Nothing more than physics
If you drop a rock, the rock will fall to the ground. If there was a table underneath, the rock would stop its fall when reaching the table. Clearly the rock response to the environment but the rock does not need to be conscious (whatever you mean by "consciousness") of anything in order to response to the environment.
Explanations for a programmer
As you are a programmer, you will agree that when you do
std::cout << 3+2 << std::endl;, nothing more than physics is happening so that the value
5 followed by a newline gets printed to the screen. It is relatively complex though. So complex as it may feel quite magical before having spend many hours learning about computer engineering.
You understand that if you write a, say, boids program, all that is happening is just a bunch of addition and multiplication (eventually a power). The program does not need to be "aware" of what it is doing (nor do the individual agent) in order to respond to the change of behaviour of a predator.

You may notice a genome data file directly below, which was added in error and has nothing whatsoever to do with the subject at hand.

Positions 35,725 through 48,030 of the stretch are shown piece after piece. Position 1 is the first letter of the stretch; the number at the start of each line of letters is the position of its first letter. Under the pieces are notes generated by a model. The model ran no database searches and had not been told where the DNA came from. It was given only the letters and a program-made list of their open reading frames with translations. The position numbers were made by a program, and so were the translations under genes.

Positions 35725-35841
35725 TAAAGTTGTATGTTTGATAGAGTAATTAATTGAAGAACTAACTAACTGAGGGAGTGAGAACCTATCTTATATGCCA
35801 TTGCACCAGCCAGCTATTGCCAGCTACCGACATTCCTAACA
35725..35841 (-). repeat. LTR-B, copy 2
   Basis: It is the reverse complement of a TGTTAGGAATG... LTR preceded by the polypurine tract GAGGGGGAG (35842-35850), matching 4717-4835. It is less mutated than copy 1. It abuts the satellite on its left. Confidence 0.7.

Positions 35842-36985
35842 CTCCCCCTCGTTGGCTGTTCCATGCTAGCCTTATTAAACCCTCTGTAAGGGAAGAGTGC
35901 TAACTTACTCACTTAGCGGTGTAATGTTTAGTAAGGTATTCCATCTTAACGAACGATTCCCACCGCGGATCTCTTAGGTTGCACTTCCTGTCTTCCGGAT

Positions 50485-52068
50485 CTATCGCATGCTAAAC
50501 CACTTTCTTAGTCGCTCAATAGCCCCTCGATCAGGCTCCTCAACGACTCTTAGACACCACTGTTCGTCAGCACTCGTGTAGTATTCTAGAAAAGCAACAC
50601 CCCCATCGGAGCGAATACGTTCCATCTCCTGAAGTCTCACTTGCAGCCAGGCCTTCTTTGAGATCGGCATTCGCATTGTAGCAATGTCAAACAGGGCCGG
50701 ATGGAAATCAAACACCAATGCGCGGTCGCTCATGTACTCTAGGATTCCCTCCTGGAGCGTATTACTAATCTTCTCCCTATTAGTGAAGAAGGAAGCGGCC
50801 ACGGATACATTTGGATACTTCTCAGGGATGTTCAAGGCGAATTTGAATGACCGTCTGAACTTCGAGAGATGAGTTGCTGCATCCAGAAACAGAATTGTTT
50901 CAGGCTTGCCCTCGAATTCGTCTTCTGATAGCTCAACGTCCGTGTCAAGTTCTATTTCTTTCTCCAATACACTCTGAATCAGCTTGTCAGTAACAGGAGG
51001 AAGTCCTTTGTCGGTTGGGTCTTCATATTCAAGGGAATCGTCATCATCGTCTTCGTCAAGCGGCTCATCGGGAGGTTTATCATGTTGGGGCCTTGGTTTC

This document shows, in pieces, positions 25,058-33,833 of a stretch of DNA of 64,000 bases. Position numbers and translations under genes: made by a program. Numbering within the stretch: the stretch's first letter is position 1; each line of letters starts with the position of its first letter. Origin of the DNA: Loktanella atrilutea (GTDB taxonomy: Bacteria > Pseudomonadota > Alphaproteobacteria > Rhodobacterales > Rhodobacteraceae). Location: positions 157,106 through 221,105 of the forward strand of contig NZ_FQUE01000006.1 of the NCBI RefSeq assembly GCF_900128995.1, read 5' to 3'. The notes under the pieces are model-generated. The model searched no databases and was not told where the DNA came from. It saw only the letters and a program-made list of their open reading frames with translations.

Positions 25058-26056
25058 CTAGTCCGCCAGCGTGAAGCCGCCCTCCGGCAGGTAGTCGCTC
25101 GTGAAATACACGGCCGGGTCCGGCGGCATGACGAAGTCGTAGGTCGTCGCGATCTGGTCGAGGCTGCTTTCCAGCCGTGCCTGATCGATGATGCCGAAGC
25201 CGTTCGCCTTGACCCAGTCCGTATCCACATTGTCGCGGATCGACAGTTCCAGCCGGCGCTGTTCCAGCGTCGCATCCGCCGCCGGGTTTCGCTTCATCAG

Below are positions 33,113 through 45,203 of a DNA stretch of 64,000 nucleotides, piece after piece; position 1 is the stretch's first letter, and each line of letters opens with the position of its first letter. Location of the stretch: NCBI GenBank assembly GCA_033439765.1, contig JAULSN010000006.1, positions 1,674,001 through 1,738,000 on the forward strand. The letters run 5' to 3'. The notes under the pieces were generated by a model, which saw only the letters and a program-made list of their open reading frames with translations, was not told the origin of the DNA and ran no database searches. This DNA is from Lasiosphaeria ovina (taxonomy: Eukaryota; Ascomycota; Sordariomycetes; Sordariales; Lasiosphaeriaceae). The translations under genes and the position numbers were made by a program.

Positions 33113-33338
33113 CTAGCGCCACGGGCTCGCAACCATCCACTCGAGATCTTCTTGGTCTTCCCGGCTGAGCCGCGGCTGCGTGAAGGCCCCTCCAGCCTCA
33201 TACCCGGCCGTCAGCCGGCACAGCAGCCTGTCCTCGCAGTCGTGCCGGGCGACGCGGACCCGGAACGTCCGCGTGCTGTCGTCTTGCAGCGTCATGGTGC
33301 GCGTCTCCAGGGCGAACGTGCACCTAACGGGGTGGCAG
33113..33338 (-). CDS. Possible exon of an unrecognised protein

You could even write a self-learning algorithm and you would still accept that there is no consciousness involved but only very simple operations.
Living things are pretty much the same. They are relatively complex (more like a computer than like a rock) but essentially the same. Also, the response tot he stimulus is often (not always) adaptive as it has been selected. But at it's core there's nothing more than physics involved!
If you want to learn more about the mechanism of living things in general, you might want to just open an intro book or have a look at an intro course such as Khan Academy > Biology for example.
You can as well pick a simple response to an environmental stimulus and study its mechanism. How about having a look at chemotaxis for example!
Note that you might also want to follow a short and introductory course to evolutionary biology such as Understanding Evolution for example.